We have various ways of seeing what the brain is up to, from low-resolution electrodes that track waves of activity that ripple across the brain, to implanted electrodes that can follow the activity of individual cells.
Combined with a detailed knowledge of which regions of the brain are involved in specific processes, we’ve been able to do remarkable things, such as using functional MRI (fMRI) to determine what letter a person was looking at or an implant to control a robotic arm.
But today, researchers announced a new bit of mind reading that’s impressive in its scope.
By combining fMRI brain imaging with a system that’s somewhat like the predictive text of cell phones, they’ve worked out the gist of the sentences a person is hearing in near real time.
While the system doesn’t get the exact words right and makes a fair number of mistakes, it’s also flexible enough that it can reconstruct an imaginary monologue that goes on entirely within someone’s head.
Making functional MRI functional
Functional MRI is a way of seeing what parts of the brain have been active. By tuning the sensitivity of the imaging to pick up differences in the flow of blood, it’s possible to identify areas within the brain that are replenishing their energy after having processed some information. It has been extremely useful for understanding how the brain operates, but it also has some significant limitations.
To start, the person whose brain is being imaged has to be stuffed inside an MRI tube for it to work, so it’s not useful for any real-world applications. In addition, the spatial resolution is somewhat limited, so activities that involve only a small number of cells can be difficult to resolve. Finally, the response to activity that fMRI picks up is somewhat delayed; it starts picking up a couple of seconds after the neural activity, builds to a peak, and doesn’t fade out until a full 10 seconds after the neurons were active.
This delay makes tracking a continuous activity—reading a few paragraphs, for example—very tricky because some areas that are activated by one word may partly overlap both physically and temporally with the ones that are activated by ensuing words.
The researchers behind the new work (a small team at the University of Texas at Austin) decided to skip identifying individual words and focused on developing a system that could identify a sequence of words. And they developed an astonishing data set to train the recognition system: Three individuals spent 16 hours sitting in MRI tubes while text was read to them.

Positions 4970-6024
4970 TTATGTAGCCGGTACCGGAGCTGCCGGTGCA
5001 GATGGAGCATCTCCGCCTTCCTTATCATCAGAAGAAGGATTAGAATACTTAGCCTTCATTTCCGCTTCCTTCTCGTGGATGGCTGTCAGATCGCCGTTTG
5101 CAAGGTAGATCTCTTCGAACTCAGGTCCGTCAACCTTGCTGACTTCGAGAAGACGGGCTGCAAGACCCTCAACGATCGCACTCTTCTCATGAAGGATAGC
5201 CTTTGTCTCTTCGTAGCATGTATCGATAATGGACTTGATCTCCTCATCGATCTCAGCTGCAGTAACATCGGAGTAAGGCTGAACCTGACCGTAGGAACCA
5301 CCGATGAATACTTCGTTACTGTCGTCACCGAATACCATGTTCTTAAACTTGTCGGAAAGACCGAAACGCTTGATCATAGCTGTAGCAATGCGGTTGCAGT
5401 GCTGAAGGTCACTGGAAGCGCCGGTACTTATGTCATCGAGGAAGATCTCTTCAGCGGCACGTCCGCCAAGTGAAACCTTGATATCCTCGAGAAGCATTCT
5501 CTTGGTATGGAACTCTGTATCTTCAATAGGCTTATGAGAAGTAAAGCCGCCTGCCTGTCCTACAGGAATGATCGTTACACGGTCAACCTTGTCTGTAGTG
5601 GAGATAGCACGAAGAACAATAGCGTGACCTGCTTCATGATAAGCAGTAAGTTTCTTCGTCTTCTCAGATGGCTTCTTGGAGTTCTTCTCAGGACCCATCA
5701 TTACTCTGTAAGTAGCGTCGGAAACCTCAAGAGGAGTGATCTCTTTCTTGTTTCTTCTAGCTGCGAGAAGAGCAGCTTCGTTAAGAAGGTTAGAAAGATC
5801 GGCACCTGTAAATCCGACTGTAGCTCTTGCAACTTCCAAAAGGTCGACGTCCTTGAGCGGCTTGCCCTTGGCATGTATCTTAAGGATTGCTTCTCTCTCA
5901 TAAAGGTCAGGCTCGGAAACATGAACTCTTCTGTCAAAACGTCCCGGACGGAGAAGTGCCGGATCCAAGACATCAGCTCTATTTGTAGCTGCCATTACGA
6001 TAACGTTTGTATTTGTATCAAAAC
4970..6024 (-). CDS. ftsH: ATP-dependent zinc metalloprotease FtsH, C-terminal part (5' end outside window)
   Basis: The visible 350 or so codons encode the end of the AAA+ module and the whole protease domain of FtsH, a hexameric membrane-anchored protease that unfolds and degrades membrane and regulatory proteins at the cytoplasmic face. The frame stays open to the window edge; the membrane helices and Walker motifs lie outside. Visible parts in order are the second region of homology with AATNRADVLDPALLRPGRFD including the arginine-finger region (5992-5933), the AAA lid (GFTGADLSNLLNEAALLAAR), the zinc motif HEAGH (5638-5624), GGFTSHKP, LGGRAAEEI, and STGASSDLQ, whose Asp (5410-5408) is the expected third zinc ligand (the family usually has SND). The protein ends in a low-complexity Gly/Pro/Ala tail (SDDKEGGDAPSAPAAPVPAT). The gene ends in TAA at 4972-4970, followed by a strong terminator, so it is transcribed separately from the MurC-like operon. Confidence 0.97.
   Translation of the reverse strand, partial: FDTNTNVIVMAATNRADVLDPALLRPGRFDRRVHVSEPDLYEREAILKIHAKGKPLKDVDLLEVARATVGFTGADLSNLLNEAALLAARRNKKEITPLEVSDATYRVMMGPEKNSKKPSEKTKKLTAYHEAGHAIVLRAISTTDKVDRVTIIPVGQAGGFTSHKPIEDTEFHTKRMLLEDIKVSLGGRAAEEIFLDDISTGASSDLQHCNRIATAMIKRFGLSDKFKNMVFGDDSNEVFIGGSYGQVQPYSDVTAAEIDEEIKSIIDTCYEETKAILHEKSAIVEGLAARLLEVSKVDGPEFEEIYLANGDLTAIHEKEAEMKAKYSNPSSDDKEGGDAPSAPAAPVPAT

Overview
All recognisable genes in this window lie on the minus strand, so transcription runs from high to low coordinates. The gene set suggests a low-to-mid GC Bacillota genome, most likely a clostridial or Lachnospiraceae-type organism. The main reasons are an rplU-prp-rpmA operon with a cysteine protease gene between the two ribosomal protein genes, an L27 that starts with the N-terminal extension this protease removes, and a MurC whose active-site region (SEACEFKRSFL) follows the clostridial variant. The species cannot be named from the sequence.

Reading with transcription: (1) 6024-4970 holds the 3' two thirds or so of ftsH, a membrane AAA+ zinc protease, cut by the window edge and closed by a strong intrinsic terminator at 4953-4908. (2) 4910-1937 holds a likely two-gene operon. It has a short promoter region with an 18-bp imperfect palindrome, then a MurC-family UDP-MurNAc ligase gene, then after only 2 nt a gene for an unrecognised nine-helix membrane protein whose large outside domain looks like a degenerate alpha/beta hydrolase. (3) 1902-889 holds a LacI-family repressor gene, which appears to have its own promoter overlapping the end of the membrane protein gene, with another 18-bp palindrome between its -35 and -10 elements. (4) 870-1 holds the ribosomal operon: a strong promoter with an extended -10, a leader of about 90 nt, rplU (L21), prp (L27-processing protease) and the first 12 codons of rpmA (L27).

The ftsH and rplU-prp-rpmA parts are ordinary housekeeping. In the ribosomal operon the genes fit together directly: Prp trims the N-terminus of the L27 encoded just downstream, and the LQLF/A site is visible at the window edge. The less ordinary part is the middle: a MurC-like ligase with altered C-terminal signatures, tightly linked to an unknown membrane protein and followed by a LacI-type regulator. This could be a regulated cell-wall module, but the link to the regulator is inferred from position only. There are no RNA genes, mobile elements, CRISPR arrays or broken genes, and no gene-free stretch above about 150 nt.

What are you listening to?
The system works by constantly updating a list of candidate phrases, that are consistent with the brain activity registered by the fMRI. The computerized portion of things was based on a generative neural network language model that had been trained on the English language, which narrowed down the word combinations that it needed to consider. (It keeps the system from evaluating the possibility of users hearing “aimless hyena mauve” or something equally nonsensical.)
That still leaves a huge range of valid English phrases that the system needs to consider. To handle this in near real time, the researchers turned to something called a beam search algorithm. As the neural response to a spoken word is processed, the system creates a list of high-scoring potential matches. As the next word’s response is added, it converts these to scored lists of two-word combinations that are both good matches for the neural signals and make sense given its training in the English language. As each new response comes in from the fMRI, it continues refining these lists until it has scores for entire phrases.
By managing these as lists rather than a single answer, the system avoids throwing out a good match if it misidentifies a single word. And, by limiting things to common English usage, the system avoids getting bogged down by tracking nonsense phrases.